This was not the first time that the Post (and other news outlets) had reported on claims that the Obama administration had spied on Trump Tower or that intelligence gathering had been directed toward the Trump campaign. Those reports began three and a half years earlier. In March 2017, then-President Trump tweeted that President “Obama had [Trump’s] ‘wires tapped’ in Trump Tower.” Thereafter, various officials made public statements about whether there had been a wiretap on Trump Tower phones or other intelligence gathering directed toward the Trump campaign. For his part, Nunes stated publicly that there was never “a physical wiretap of Trump Tower” nor a “FISA warrant . . . to tap Trump Tower.” But Nunes also expressed his “concern that other surveillance activities were used against President Trump and his associates,” and that he thought it was “very possible” that Trump (or others at the White House) might have been swept up in surveillance targeting foreign nationals on U.S. soil.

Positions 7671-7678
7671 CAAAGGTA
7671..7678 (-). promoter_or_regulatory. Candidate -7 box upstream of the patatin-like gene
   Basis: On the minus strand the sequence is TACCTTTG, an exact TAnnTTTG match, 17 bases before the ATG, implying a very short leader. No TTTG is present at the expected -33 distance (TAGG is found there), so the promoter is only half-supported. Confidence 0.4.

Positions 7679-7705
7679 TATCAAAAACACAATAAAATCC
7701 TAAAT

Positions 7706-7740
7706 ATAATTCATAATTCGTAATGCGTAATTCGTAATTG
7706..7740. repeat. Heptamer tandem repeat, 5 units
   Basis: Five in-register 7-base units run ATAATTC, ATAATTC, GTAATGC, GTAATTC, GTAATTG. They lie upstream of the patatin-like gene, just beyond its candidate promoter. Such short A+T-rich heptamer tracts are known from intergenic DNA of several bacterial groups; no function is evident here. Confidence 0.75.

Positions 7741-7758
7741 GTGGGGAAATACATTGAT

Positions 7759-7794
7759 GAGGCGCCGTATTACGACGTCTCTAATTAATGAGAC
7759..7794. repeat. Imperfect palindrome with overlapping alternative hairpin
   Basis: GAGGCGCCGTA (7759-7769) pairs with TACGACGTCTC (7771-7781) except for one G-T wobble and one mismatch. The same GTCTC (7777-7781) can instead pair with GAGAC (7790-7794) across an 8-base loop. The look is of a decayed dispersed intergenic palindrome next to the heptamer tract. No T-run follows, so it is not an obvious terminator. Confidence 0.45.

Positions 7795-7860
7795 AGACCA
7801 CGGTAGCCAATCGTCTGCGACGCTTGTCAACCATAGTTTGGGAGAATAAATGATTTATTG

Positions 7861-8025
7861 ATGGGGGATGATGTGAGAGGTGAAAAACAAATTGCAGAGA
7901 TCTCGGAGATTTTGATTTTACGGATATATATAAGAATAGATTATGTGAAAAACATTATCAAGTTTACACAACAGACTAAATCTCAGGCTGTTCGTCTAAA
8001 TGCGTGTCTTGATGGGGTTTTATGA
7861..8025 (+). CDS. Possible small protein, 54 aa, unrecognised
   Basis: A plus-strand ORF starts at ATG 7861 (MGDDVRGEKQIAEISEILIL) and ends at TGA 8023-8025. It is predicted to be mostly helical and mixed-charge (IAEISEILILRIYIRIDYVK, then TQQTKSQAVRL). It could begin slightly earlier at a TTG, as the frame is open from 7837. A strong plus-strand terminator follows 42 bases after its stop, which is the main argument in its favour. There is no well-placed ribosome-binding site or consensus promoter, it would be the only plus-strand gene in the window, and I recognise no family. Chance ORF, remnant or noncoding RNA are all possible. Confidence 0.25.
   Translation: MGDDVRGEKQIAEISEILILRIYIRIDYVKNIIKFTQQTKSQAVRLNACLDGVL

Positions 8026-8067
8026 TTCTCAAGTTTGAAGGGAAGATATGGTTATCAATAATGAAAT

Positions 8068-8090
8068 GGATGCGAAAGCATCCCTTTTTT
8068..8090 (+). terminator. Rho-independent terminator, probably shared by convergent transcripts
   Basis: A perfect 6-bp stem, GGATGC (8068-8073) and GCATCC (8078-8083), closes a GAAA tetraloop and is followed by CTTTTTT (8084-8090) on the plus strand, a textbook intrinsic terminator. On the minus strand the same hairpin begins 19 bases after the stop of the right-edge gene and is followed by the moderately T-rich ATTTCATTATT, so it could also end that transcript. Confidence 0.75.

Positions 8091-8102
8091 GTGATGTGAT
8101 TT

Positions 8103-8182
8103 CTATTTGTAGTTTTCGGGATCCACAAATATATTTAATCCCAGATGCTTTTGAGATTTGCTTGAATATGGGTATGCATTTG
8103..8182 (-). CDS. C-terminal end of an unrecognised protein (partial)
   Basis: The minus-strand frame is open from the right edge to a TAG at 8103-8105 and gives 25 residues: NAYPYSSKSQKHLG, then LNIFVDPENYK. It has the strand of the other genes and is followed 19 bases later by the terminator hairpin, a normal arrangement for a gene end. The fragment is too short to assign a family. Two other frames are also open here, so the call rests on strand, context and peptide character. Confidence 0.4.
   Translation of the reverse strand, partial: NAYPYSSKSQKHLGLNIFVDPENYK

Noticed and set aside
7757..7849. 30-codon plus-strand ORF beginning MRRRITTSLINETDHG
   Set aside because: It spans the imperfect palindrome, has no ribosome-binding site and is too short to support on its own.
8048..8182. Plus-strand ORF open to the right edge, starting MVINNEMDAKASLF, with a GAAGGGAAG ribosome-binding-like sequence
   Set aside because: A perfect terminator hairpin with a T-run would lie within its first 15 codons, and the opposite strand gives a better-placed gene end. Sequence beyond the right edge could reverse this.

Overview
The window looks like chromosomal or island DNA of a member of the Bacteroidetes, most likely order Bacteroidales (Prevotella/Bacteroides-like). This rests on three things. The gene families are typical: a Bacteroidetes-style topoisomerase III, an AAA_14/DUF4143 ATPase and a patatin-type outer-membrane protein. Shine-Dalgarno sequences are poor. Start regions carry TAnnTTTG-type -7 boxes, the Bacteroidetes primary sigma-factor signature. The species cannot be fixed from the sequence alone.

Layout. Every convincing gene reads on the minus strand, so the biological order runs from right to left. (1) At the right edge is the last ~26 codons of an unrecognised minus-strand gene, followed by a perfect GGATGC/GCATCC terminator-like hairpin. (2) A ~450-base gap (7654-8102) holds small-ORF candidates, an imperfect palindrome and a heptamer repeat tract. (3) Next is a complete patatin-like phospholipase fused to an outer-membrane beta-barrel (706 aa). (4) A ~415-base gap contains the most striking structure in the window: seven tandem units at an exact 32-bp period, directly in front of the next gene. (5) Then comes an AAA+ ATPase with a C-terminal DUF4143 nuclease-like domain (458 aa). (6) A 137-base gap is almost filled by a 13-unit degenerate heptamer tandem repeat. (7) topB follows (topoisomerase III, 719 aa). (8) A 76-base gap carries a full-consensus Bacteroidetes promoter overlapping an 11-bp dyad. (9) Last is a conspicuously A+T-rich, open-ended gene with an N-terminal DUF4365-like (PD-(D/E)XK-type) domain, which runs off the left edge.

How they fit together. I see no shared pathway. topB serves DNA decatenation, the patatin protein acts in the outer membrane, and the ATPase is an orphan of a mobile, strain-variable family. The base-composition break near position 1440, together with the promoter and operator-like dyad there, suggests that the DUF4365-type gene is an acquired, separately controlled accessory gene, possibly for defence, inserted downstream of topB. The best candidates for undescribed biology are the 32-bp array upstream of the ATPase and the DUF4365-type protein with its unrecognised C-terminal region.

As particularly relevant here, during this period, the Post published at least two articles emphasizing that a meaningful difference separated Trump’s and Nunes’s positions. In one article (published on March 15, 2017), the Post laid out “a brief list of people who have said that President Trump’s allegation that President Barack Obama ordered a wiretap of Trump Tower . . . is simply not true.” Nunes was the first person on the list; the Post identified him as “one of the few defenders of Trump’s claims,” but explained that he had “made clear . . . that there is zero evidence to suggest Trump Tower was wiretapped.” In a second article, published eleven days later, the Post described the situation as the “most notabl[e]” example of the “few cases” in which “Nunes [was] at odds with Trump.”